Indeed, under Putin, the Kremlin has relentlessly used the outside world to justify the repression of its own population:
America and the Russian Future
By George F. Kennan
Published on April 1, 1951

15 September
As Kim Inspects Russia’s Military, Putin Cultivates ‘Axis of the Sanctioned’
Kim Jong-un, North Korea’s leader, toured a fighter jet factory, as Russia’s president sought to cast himself as the champion of an anti-U.S. alliance in a meeting with another authoritarian.
(NYT) …the tour carried an implicit threat — an example of what analysts say is a growing danger posed by Mr. Putin’s increasingly warm relationship with authoritarian leaders who can pose problems for the West.
At the same time, according to U.S. officials, Mr. Putin is cultivating new sources of arms and munitions for his war against Ukraine.
“I think it’s really serious,” said Andrea Kendall-Taylor, a senior fellow at the Center for a New American Security, who previously led analyses of Russia by the U.S. intelligence community.
The Russian president is ever more loudly casting himself as the leader of a global resistance to the United States, as Washington escalates its isolation of Russia and increases its support for Ukraine.
The Russian president is ever more loudly casting himself as the leader of a global resistance to the United States, as Washington escalates its isolation of Russia and increases its support for Ukraine.
Mr. Putin has embraced the Ayatollah in Iran. He has cruised the Neva River in St. Petersburg with African autocrats. He has sat side by side in the Kremlin making small talk with Syria’s leader, Bashar al-Assad.
His efforts crescendoed this week as he hosted Mr. Kim, the leader of one of the world’s most repressive and militarized governments, and one with missiles capable of hitting the United States.

27 August
Wagner chief Prigozhin’s lingering popularity a challenge for Putin
(WaPo) Russians mourning the death of Wagner chief Yevgeniy Prigozhin have set up makeshift memorials in nearly two dozen cities across Russia and occupied Ukraine in recent days, a sign of the commander’s lingering popularity and a potential challenge for President Vladimir Putin amid divisions within the elite and in the military over the conduct of the war.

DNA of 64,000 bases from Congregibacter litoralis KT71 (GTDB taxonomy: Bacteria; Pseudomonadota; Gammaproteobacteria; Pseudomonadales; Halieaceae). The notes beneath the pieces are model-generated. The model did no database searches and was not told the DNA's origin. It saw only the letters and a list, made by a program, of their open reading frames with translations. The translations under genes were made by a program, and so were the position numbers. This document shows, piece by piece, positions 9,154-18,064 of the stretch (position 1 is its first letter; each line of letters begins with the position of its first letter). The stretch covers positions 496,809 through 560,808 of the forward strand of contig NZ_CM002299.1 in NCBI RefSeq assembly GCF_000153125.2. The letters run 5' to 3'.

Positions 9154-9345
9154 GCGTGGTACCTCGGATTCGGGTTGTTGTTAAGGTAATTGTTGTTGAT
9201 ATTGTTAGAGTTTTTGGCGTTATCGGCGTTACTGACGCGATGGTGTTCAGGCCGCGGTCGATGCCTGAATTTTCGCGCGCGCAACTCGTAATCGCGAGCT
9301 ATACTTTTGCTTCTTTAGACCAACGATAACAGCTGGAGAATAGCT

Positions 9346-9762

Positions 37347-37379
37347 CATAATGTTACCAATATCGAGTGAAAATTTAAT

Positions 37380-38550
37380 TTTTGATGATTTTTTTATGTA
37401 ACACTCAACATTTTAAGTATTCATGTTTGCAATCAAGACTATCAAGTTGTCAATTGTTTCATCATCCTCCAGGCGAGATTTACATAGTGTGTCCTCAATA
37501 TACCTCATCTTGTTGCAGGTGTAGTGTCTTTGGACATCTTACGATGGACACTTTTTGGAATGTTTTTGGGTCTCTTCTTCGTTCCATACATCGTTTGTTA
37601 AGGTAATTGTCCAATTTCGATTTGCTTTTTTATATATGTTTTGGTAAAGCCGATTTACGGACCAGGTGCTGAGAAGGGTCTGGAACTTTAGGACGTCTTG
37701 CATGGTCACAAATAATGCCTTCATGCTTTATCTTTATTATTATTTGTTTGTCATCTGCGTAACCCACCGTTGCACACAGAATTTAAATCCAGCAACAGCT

Russian analyst and independent journalist Dmitry Kolezev, who left Russia after the invasion of Ukraine, said the Kremlin’s challenge was managing the anger of Prigozhin and Wagner supporters, including junior and mid-level military officers.
“Prigozhin, despite declaring loyalty to Putin, put his regime in jeopardy and showed his weakness, for which he received the inevitable punishment. I think the elites understood this signal very well,” he said.
“At the same time, there is a broader audience of military activists, supporters of the Wagner PMC and Wagner veterans, among whom there is a cult of Prigozhin,” Kolezev said. “Putin needs to prevent these people from becoming his opponents and keep them from possible radical actions, by paying tribute to Prigozhin and offering an alternative version of his death.”
23 August
A Very Public Execution in Russia
A jet plunging out of the sky sends an unmistakable message.
By Tom Nichols
(The Atlantic) A plane carrying Yevgeny Prigozhin, the mercenary chief who led a short-lived mutiny two months ago, crashed today in a sparsely populated area northwest of Moscow. According to Russian media, Prigozhin and at least one of his top commanders are dead. As is always the case with breaking news, there is much we don’t know, but the sight of Prigozhin’s jet falling out of the sky suggests that Russian President Vladimir Putin has conducted a public execution of a man who was once a trusted friend but later provided the greatest challenge that the Russian dictator has ever faced.
Here’s what we do know. The aircraft was one of Prigozhin’s personal business jets. The plane, a widely used Embraer Legacy 600, took off from Moscow and likely was headed toward St. Petersburg, Prigozhin’s base of operations. It was flying at 28,000 feet before it plunged to earth, according to flight-tracking data. A second jet, also believed to belong to Prigozhin, then turned around and landed safely in Moscow, but Russia’s aviation ministry has confirmed that Prigozhin and the Wagner co-founder Dmitry Utkin were listed as passengers on the crashed jet.
This is functionally the end of the Wagner Group, which has been among the most effective Russian fighting units in Ukraine. But killing Prigozhin and his lieutenants makes sense, at least according to the Mafia logic that governs Putin’s Kremlin. Prigozhin not only threatened Putin’s authority; he humiliated him. During Prigozhin’s ragged rebellion, Putin was visibly furious, but he soon agreed to meet Prigozhin for a discussion in Moscow. For a gangster boss like Putin, having to meet with the man who betrayed him must have been intolerable: The Russian president has reportedly ordered people killed for far less than marching on the capital.
If the plane crash was an execution, however, plenty of questions remain. Why now? And why in Russia? There are several indications that this was not a random aviation accident, but a signature move by the Putin regime to remind Russians, and especially Russia’s elites, that no one survives opposing the Kremlin’s master.